31 NCAT Test Track PG (PMA) with 20% RAP (this is the FDOT standard) PG (PMA) with 25% RAP   PG (PMA) with 30% RAP  PG (PMA) with 30% RAP Florida Department of Transportation

32 Pavement Preservation
Traditionally FDOT has focused on milling and resurfacing Higher traffic volume roadways Goal: Get in, get out, stay out… We technically do very little “traditional” pavement preservation. Mainly because of the high traffic levels. The public doesn’t understand why FDOT shuts down lanes, and works on a road (pavement preservation) and then five years later are out there again. Because of our good high quality subgrades and bases, our pavements generally function like perpetual pavements. Majority of the distress is within a few inches of the surface.

33 Hot-In-Place Recycling
FDOT looking at alternatives… Hot-In-Place Recycling Microsurfacing We’ve done a bunch of HIPR since 2001 (we did HIPR prior to that, but it was really outdated technology in the 70’s and early 80’s.) Some turned out well – SR-471 in Sumter County was reworked in 2002 and is 11+ years old; some didn’t - CR-315 in Putnam County was reworked in 2001 and failed within a few months. Crack Sealing Fog Seal

34 Hot in-Place Recycling
12 projects* constructed to date: 11 as “Reworked Asphalt” 1 as “Repaved Asphalt” Every district except for Turnpike Earliest project* 2001 Four projects completed in 2012 * “Modern” Era We’ve done a bunch of HIPR since 2001 (we did HIPR prior to that, but it was really outdated technology in the 70’s and early 80’s.) Some turned out well – SR-471 in Sumter County was reworked in 2002 and is 11+ years old; some didn’t - CR-315 in Putnam County was reworked in 2001 and failed within a few months.

35 Microsurfacing First FDOT microsurfacing project:
US-319 Leon County 2010 Worked with several Contractors & Suppliers on specification Based on ISSA requirements ISSA Type II mixture gradation Spread rate 20 – 26 lbs/sy Single course Required crack sealing We did a micro-surfacing job on US-319 in Leon County in Cracks have all reflected up through the surface. We may have selected a job that was too cracked to begin with, plus it was only a single course. March 2014 project in Gainesville on NW 39th Avenue. It’ll be double course.

36 Crack Sealing Five Crack Seal Test Decks were placed in March 2012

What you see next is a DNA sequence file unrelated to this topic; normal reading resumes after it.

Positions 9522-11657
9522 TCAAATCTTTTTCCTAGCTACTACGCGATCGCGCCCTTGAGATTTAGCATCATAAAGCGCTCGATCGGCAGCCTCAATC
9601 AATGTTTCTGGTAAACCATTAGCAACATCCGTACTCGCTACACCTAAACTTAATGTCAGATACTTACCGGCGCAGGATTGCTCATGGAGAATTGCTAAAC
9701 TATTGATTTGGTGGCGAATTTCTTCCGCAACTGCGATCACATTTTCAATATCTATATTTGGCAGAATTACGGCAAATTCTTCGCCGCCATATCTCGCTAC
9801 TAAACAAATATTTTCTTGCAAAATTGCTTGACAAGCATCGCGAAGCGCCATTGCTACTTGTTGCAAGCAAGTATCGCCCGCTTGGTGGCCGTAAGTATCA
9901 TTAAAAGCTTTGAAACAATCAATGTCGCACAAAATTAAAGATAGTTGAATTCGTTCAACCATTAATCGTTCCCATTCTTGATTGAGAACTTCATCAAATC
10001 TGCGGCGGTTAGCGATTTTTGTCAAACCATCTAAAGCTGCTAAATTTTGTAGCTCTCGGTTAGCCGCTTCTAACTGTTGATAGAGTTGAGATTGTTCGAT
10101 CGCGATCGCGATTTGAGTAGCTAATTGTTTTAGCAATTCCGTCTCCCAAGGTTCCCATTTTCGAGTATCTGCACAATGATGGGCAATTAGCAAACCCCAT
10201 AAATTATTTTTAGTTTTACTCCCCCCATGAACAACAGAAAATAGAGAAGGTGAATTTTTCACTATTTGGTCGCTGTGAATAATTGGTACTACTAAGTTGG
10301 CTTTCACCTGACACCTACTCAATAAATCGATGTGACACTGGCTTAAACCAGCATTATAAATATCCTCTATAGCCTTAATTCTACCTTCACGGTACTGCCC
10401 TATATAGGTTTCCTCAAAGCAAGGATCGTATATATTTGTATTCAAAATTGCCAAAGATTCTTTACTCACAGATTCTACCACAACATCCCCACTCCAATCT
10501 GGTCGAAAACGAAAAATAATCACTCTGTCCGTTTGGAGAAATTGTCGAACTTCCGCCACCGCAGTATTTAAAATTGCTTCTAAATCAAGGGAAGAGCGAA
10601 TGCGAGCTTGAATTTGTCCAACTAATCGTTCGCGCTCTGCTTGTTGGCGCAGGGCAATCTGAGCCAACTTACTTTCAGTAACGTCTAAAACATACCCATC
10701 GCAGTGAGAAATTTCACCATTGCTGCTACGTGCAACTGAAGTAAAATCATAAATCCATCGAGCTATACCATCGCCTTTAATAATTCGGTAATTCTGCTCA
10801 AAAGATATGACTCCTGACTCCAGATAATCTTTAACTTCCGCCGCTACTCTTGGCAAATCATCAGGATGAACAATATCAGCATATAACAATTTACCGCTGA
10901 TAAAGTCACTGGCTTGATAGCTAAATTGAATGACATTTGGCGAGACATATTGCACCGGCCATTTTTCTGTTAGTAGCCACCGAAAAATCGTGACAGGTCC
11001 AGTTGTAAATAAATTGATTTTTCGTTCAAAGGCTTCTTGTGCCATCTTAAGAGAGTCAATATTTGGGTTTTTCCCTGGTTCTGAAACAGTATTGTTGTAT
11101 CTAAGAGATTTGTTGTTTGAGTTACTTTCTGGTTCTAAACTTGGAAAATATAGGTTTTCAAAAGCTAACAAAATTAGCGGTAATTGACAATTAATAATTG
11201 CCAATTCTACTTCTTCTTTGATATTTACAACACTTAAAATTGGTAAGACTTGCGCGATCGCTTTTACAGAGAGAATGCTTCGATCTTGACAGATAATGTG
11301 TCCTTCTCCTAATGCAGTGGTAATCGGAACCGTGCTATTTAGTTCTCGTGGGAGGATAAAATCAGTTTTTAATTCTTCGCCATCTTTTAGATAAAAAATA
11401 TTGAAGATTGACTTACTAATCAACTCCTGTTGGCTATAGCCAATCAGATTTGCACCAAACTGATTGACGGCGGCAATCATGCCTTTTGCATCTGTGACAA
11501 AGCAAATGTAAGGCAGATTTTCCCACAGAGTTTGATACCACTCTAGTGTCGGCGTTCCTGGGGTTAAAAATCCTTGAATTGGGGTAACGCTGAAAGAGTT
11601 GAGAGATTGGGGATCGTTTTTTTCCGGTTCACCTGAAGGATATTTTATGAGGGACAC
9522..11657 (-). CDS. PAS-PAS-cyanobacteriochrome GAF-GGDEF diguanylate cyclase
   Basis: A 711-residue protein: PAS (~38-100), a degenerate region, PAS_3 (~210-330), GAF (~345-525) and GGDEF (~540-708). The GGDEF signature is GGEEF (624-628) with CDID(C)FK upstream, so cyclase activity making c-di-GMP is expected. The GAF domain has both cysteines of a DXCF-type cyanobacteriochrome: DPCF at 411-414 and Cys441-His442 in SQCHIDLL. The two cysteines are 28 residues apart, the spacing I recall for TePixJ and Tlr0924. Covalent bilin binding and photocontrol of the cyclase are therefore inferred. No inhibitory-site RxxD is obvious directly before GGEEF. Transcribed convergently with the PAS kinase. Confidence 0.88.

Leon, Baker, Sumter, DeSoto, and Miami-Dade Counties Several materials and construction techniques evaluated Performance will be monitored for three to five years We did a number of crack sealing projects around the state in We’re monitoring them to see if they are effective. Typically cracks are sealed to keep water out of the base, and since our cracking is generally top down, we’re not sure that it’ll do much good. But we’ll see if it slows the crack growth. Crack seal test decks were constructed at five locations statewide: SR 61, Leon County SR 121, Baker County SR 471, Sumter County SR 72, Desoto County SR 997, Miami-Dade County Each test deck is 1.25 miles in length and consists of only one lane. The test decks are divided into five 1/4-mile segments.  From south to north (or west to east) the five segments are the same at each location: Segment 1: Routing and sealing with asphalt rubber binder Segment 2: Crack filling with asphalt rubber binder Segment 3: Control (no work) Segment 4: Routing and sealing with polymer modified binder Segment 5: Crack filling with polymer modified binder Construction occurred at all five locations in March 2013. Monitoring of each location will occur annually for a period of 3-5 years. Initial project selection criteria included roadway segments that had a 2012 crack rating between 7.0 and 8.0, a ride rating of 7.2 or better, and a rut rating of 9 or 10.  Only dense graded friction courses were considered. Friction measurements were taken within 1-3 months of construction at all five locations.  In comparison with the previously recorded friction measurement for each roadway segment, the average reading for the five sections were: +3.6, -0.6, +1.4, +2.6, and -4.6.  I haven’t discussed the ramifications of these measurements with anyone, and I would hesitate to make any generalizations, but I do not see any discernable pattern with the data, and they all appear to be relatively close to the baseline measurements. Crack, ride, and rut measurements were taken for each segment (25 total) about three months prior to construction and about 2-3 months after construction.  A comparison of the before and after measurements for the 20 segments that received treatment follows: Average IRI for each segment increased by 5.1 after construction.  Over half of that increase came from four specific segments found in the first two jobs that were constructed.  It appears from the data (and it appeared to me in the field) that once the guy working the wand became comfortable with the process and what I was looking for, that we got a much smoother product.  The average IRI increase for segments found in the final three jobs was only 2.6. Average Ride Number (RN) for each segment decreased by 0.14 after construction.  This would correspond with an average decrease in ride rating of 0.28.  However, looking only at the final three jobs, the average RN for each segment decreased by only 0.07, which corresponds with an average decrease in ride rating of 0.15. Average rut rating was not affected by the installation of crack sealing. The final crack rating did not change for 18 of the 20 segments.  However, an improvement in crack rating would not be expected immediately for roads with generally light crack severity.  An improvement in crack rating would be evidenced over time, by comparison to the control section, which we would expect to deteriorate to moderate or severe cracking, while the test sections might be expected to maintain their “light cracking” status for a longer period of time.